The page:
This is a concern I get a lot not only from patients but from friends and fellow gym-goers. Some people with low back pain that end up getting an MRI come to find they have a disc herniation or disc bulge and resign themselves fairly quickly to surgery. So if you know or suspect you have a disc herniation, do you actually need surgery?
The unsatisfying answer is: it depends. To put some medical speak on it, the indication for surgery is progressive neurological deficit. What does that mean? Well let me back up a second an explain what happens with a disc herniation. In between each vertebrae in your spine you have a disc that acts as a shock absorber. The outer layer is thick and hard, the inner layer is liquid. Now also running down your back is the spinal cord, and all the nerves that go to your body exit the spinal cord in between your vertebrae, which is right where that disc lives. A ‘herniation’ means the thick outer layer has torn, and the inner liquid has been pushed out through the tear and may push on the nerves and/or spinal cord.
This does 2 things.
- It hurts. Just ask anyone who has had this. And the pain can radiate from the back all the way to the toes.
- It can reduce the activity of the nerve it is pushing on, causing numbness, tingling, and/or weakness.
Back to what I said earlier. ‘Progressive neurological deficit’ means that numbness, tingling, and weakness is getting worse and spreading, which may indicate the nerve is in danger of dying. Luckily, this is a SMALL percentage of those with low back pain and herniations. Even if you have numbness, tingling, or weakness, these are all things that can be treated effectively and to complete resolution outside of surgery (as long as they don’t progress).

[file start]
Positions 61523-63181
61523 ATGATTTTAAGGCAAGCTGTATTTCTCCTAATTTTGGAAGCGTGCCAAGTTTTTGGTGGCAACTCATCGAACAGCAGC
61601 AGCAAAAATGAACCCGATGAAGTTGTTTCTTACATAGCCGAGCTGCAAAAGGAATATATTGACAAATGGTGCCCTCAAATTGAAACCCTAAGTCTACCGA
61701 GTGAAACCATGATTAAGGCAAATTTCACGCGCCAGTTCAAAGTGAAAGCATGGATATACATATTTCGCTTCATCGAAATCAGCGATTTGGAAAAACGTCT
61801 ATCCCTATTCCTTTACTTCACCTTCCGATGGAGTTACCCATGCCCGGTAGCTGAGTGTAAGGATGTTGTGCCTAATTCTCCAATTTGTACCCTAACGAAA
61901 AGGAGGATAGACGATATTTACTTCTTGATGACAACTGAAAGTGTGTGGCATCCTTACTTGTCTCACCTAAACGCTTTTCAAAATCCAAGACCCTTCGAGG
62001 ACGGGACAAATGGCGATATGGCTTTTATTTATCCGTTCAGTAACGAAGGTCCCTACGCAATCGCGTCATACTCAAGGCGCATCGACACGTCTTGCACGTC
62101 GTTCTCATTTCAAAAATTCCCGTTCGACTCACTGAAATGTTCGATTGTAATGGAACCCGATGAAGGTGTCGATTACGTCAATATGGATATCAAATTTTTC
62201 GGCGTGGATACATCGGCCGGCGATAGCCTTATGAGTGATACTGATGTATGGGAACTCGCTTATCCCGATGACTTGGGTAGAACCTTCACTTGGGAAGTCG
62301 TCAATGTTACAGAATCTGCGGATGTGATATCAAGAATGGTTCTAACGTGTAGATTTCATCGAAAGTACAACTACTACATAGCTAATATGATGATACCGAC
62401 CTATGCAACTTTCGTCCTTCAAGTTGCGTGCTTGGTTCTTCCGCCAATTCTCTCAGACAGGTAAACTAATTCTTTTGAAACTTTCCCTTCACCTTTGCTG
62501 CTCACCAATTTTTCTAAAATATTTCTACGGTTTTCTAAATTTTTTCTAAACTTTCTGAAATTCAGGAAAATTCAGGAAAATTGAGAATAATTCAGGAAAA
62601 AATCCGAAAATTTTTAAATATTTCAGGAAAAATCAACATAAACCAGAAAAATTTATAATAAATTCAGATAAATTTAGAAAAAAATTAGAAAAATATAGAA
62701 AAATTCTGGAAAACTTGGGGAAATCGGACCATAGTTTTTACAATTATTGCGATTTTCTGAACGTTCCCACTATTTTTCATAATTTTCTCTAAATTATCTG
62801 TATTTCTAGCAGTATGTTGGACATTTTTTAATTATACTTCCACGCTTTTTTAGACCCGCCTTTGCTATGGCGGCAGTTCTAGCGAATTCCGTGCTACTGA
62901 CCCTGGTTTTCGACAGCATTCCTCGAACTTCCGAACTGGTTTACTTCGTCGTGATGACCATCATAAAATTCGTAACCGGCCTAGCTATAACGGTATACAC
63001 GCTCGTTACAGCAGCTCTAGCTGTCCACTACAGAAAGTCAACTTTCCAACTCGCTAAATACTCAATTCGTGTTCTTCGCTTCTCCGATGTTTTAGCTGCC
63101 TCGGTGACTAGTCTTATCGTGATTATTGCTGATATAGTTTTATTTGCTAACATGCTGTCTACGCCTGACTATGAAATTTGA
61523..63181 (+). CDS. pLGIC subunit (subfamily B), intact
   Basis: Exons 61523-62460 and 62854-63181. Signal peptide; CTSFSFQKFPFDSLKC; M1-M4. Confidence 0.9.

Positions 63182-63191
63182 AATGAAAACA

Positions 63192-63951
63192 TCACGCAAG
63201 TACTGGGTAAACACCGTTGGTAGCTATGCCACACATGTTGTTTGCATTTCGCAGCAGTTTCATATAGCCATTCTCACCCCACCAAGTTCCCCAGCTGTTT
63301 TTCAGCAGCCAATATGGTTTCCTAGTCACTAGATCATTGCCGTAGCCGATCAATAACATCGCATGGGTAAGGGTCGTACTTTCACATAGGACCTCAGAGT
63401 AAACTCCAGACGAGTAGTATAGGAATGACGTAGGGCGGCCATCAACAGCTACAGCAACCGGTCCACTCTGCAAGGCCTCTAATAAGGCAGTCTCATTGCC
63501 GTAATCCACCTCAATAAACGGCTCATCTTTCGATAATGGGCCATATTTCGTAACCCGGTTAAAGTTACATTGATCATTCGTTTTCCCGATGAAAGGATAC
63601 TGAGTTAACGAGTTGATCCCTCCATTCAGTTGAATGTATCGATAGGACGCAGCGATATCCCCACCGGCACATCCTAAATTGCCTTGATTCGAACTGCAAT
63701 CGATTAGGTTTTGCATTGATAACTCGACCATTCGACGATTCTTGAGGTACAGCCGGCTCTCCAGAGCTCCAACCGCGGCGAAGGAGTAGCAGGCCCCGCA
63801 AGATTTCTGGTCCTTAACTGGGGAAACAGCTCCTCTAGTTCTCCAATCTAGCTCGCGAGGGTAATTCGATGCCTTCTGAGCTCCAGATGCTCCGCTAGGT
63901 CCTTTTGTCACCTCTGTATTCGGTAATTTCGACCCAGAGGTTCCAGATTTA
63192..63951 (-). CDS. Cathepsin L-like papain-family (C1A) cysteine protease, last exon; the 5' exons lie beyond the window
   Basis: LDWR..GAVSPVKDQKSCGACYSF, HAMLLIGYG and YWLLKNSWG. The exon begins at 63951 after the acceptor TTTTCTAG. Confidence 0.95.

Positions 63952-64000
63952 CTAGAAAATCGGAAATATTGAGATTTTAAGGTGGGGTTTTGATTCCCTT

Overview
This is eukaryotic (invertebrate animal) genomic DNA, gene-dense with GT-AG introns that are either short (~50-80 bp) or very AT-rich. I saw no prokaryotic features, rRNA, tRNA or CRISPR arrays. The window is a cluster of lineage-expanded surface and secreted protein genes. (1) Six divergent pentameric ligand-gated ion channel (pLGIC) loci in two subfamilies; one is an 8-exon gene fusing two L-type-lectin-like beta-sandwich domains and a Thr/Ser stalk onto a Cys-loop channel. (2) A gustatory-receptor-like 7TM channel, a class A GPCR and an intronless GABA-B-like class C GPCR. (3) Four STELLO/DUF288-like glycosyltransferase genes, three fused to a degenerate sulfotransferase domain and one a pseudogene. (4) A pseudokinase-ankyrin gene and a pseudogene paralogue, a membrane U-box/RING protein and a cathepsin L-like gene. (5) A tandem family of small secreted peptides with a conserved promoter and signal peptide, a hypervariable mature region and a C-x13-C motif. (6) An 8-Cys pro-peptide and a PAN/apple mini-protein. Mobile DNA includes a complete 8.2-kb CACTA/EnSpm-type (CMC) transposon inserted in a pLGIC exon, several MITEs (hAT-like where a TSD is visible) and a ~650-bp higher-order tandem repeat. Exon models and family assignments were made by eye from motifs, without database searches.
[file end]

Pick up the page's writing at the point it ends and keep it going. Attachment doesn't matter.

If you don’t need surgery, what do you need?
There is a lot that can be done with disc herniations. Simple spinal mobilizations can help to directly reduce nerve irritation and decrease numbness, tingling, and weakness. Spinal adjustments administered by a Chiropractor are very powerful at helping to restore normal activity of joints after an injury, decreasing pain, and reducing muscle tightness. Once your pain levels have gone down, ergonomic (posture) changes can be made to make sure the pain doesn’t come back, and strengthening exercises can be performed for the core and hips.
The long and short of it is that the vast majority of disc herniations respond well to simple treatments, and those people don’t have to worry about getting put on an operating table. If you’ve been told you need surgery for your disc herniation or are worried you might need low back surgery, make sure to get evaluated by a knowledgeable Doctor who does a thorough exam, not just order an MRI. The conservative route may take a couple weeks to months to get you back in shape, but believe me, recovery from surgery will take much, much longer.